Capitalism depends on entrepreneurs. We incrementally contribute to the economy by borrowing money, and then doing something that adds value. If our services and products meet consumer desires, sales will occur. The IRS steps in for their share of the profit, and what’s left is ours to spend or reinvest.
Sounds simple, doesn’t it? In fact, most entrepreneurs start out like I did. I bought a used Lincoln Continental. It had a huge trunk. I got some plastic bins from Target with space for files. This was long before there was a cloud for data storage. I would make my scheduling calls in the evening to confirm the next day’s appointments. An answering service took calls during the day as there was no voicemail yet. During the day, with a pile of dimes, I would check in with the answering service or return calls when not in meetings. All my files were in the trunk so it was easy to access information. Today, a few clicks of a mouse provides the same information Uber can run you around town while you use your cell phone.
My professional life started out with me being the Lone Ranger. Riding in on my white horse, I provided solutions to problems. Pretty quickly, I saw that I needed services that a Tonto could provide. Today, how many Tonto’s do you use? How many people do you ‘employ’?
What digital tools or hardware do you use? How did they get to you? Who built them? Who supplied the parts and paid people to assemble them? All of those entrepreneurs contributing to the economy is called the multiplier effect. Each time you obtain a good or service, you are putting someone else to work.
For every dollar we spend, many more dollars are created because of the people noted above who directly or indirectly provide us a service. There is a whole posse of people, most of whom we never see or know, who benefit from the dollars we spend or invest in growing our business.
Sadly, many young people are anti-business. Someone had to come up with the idea for their favourite coffee shop, source and obtain the beans, buy roasters and espresso machines, rent or buy a location, furnish it with chairs and equipment, employ their favourite baristas, advertise their services or at a minimum, pay for a sign. They might be paying a music download service for your pleasure and are certainly paying for the energy to heat and cool the space. Someone is making and packaging the pastries. Maybe someone else delivers the fresh milk and cream. They may have a cleaning service and a linen service for aprons. They probably employ a bookkeeper to account for revenue and expenses and remit the appropriate sales tax and employee benefits. Someone is handling the payroll. For the larger firms, there’s technology behind the rewards programme, mobile ordering, and payment options. Have you ever stopped to think about how much goes into that latte?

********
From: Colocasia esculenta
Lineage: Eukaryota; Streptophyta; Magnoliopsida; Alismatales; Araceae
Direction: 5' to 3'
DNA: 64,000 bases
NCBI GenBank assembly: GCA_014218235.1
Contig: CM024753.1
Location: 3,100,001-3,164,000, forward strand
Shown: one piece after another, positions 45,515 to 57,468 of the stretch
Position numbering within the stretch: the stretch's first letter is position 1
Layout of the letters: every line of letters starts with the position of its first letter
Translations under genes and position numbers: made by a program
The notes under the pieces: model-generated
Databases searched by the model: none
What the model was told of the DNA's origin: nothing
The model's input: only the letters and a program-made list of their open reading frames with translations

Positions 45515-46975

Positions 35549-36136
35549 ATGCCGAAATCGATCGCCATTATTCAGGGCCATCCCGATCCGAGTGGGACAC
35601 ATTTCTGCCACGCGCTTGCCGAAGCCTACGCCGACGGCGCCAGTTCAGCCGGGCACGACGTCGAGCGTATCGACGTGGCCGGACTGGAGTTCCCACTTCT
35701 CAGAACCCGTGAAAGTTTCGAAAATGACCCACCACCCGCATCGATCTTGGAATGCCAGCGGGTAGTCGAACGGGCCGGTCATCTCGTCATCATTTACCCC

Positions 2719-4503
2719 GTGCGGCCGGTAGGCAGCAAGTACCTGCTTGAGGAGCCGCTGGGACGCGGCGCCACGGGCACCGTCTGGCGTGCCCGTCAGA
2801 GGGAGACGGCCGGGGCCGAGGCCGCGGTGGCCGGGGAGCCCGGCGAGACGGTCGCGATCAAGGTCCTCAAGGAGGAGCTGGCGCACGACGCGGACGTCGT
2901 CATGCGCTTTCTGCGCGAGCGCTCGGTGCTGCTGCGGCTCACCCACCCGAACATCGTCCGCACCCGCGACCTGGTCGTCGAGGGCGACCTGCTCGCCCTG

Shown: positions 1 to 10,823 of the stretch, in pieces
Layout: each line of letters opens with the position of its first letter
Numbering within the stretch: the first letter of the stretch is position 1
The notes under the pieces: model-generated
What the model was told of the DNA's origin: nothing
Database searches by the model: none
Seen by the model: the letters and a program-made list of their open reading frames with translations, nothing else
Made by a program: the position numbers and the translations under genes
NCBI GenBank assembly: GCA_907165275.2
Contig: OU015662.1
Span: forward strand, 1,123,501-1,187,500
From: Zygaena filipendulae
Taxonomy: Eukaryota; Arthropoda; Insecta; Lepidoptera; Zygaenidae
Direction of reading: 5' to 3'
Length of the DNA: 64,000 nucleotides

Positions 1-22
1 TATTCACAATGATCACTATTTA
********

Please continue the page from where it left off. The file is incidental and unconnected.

Today, our increasing regulatory environment in Washington, DC, makes it harder for an entrepreneur to go to a community banker with an idea and ask for a starter ‘Lone Ranger’ loan to begin a business. Maybe if your family is financially blessed you may be able to beg, borrow, or cajole them into investing in your big idea. There are some online funding options for start-ups but they can create commitments that are hard to fulfill in the time frame of the investors’ expectations. Be careful if you choose this route.
Capitalism creates entrepreneurs. How many budding entrepreneurs are willing to sacrifice today’s comforts for tomorrow’s success in spite of the roadblocks and hurdles?
Ron Schutz, author of AMERICAN FATHERS, is also an engineer and member of the United States Naval Reserve. Schutz has an MBA and now with nearly fifty years of business experience, consults with business owners to help them realise their full financial potential, and develops strategies to prepare companies for transition.
For more information, please visit www.profitpicture.net or www.ronschutzauthor.com
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